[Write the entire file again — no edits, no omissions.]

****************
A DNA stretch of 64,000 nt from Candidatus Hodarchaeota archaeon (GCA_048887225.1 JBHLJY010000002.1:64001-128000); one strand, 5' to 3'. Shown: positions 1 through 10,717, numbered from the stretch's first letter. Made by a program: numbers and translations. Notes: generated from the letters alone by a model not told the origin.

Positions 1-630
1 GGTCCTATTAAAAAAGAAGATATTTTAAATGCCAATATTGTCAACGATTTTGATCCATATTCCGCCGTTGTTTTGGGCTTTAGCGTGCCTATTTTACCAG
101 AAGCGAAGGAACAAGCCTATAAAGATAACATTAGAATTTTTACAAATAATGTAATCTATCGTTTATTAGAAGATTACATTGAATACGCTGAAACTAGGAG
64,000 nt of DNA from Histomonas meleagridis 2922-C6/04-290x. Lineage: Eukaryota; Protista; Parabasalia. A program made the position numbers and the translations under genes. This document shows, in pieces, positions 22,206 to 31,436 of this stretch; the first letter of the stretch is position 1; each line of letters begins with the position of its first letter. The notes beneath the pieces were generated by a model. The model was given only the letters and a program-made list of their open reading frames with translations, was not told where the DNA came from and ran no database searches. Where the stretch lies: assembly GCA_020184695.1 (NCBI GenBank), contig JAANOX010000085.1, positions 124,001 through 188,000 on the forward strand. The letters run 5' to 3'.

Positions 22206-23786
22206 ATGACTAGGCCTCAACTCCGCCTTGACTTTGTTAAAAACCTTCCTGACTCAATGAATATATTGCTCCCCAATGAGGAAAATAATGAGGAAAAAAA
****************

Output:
A DNA stretch of 64,000 nt from Candidatus Hodarchaeota archaeon (GCA_048887225.1 JBHLJY010000002.1:64001-128000); one strand, 5' to 3'. Shown: positions 1 through 10,717, numbered from the stretch's first letter. Made by a program: numbers and translations. Notes: generated from the letters alone by a model not told the origin.

Positions 1-630
1 GGTCCTATTAAAAAAGAAGATATTTTAAATGCCAATATTGTCAACGATTTTGATCCATATTCCGCCGTTGTTTTGGGCTTTAGCGTGCCTATTTTACCAG
101 AAGCGAAGGAACAAGCCTATAAAGATAACATTAGAATTTTTACAAATAATGTAATCTATCGTTTATTAGAAGATTACATTGAATACGCTGAAACTAGGAG
64,000 nt of DNA from Histomonas meleagridis 2922-C6/04-290x. Lineage: Eukaryota; Protista; Parabasalia. A program made the position numbers and the translations under genes. This document shows, in pieces, positions 22,206 to 31,436 of this stretch; the first letter of the stretch is position 1; each line of letters begins with the position of its first letter. The notes beneath the pieces were generated by a model. The model was given only the letters and a program-made list of their open reading frames with translations, was not told where the DNA came from and ran no database searches. Where the stretch lies: assembly GCA_020184695.1 (NCBI GenBank), contig JAANOX010000085.1, positions 124,001 through 188,000 on the forward strand. The letters run 5' to 3'.

Positions 22206-23786
22206 ATGACTAGGCCTCAACTCCGCCTTGACTTTGTTAAAAACCTTCCTGACTCAATGAATATATTGCTCCCCAATGAGGAAAATAATGAGGAAAAAAA